The chronology in the Tomb Raider universe is all over the place, so rather than try to weave a new story into the existing ones, Crystal Dynamics starts anew and makes the story their own. From playable flashbacks of Lara's childhood and early years to the teaser cliffhanger ending, you get to see something from every stage of the buxom adventurer's life so far, and beyond. While the story feels a bit jumpy, and sometimes really exists merely to justify globetrotting to another exotic locale, the solid voice work and few remarkable characters have some lasting appeal. We'll have to see how well they shape up in the inevitable sequel.

Finishing a game without finishing the story is nothing new to this developer, though, as they've done it in virtually every iteration of their other blockbuster franchise, featuring a couple of guys you might have heard of, Kain and Raziel. Much like that series, Legend starts a story that builds up appropriately and climaxes, introduces a sweet new weapon, ties itself to a greater mythos (Arthurian Legend, in this case), presents a flashy fight at the end, poses some big unanswered questions, annnnd … roll credits.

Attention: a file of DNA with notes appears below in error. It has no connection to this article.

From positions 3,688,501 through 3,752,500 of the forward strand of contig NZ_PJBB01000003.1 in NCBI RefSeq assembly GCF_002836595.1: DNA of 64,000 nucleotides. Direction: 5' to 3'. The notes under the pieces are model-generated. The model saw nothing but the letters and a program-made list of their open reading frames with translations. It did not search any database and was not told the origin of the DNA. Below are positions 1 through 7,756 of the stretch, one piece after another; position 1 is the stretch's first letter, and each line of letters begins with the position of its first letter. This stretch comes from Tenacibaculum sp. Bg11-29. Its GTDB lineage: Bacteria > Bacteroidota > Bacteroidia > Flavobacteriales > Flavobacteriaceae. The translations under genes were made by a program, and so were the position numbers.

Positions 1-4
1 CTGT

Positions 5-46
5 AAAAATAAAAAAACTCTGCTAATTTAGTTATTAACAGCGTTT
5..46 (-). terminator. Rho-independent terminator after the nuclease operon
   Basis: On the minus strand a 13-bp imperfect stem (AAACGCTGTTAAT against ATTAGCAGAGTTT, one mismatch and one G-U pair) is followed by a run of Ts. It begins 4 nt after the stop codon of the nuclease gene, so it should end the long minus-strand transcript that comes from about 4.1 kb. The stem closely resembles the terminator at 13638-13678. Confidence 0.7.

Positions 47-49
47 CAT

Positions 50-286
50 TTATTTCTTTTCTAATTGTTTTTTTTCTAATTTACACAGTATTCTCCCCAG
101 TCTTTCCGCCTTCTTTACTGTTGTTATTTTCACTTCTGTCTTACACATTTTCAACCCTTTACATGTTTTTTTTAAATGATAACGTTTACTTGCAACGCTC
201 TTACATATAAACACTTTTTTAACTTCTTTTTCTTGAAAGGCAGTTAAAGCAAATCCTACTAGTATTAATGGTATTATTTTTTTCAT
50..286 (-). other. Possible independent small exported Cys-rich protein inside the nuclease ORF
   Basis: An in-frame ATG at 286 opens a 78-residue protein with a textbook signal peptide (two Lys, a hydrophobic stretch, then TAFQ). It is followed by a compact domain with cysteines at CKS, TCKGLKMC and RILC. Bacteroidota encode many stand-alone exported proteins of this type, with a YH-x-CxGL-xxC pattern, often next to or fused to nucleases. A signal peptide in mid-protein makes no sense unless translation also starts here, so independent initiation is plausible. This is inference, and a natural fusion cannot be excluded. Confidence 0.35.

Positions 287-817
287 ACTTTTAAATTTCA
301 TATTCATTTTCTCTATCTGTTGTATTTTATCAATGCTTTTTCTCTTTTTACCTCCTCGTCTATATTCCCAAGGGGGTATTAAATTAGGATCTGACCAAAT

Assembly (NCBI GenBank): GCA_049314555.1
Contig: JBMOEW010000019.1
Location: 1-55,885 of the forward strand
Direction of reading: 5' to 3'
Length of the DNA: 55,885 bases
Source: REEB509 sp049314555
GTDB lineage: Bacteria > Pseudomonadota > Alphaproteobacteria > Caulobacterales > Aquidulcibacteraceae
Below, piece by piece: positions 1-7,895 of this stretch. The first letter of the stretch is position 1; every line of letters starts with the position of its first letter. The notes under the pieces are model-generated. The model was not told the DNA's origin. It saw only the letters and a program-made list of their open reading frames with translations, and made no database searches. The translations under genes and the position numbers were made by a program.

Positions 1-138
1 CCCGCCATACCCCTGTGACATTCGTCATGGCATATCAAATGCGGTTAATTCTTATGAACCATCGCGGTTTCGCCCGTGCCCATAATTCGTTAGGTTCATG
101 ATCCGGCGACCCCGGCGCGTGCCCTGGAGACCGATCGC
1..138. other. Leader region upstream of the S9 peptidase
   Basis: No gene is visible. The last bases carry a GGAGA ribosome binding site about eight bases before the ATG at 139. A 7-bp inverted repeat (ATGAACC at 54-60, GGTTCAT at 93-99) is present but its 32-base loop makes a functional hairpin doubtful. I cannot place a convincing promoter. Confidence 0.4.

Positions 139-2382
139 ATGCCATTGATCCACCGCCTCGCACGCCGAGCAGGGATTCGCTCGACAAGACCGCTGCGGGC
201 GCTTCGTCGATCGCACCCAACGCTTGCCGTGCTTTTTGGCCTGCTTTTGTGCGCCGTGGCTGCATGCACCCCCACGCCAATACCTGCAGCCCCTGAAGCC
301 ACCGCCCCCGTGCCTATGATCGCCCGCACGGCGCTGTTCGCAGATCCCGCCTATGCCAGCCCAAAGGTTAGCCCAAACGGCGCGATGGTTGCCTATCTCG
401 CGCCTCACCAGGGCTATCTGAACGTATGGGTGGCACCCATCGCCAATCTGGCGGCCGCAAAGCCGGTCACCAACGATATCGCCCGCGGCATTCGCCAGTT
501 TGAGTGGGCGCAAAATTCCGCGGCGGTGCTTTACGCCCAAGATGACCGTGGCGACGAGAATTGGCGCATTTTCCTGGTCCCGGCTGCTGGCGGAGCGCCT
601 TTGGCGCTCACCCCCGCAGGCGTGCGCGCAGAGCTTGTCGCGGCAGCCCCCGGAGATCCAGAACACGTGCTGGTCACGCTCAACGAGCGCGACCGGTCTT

Actually, I wish they'd taken a few more cues from the Soul Reaver/Legacy of Kain games, namely in the combat department. In those titles, you could find all sorts of ways to dispatch your foes, from environmental hazards to torching to impaling to pushing them off a cliff. Legend relies much more on the modern form of duking it out: gun play. However, it doesn't do much with it, offers a paltry selection of weapons and inventory, and just lacks the flair it could have had.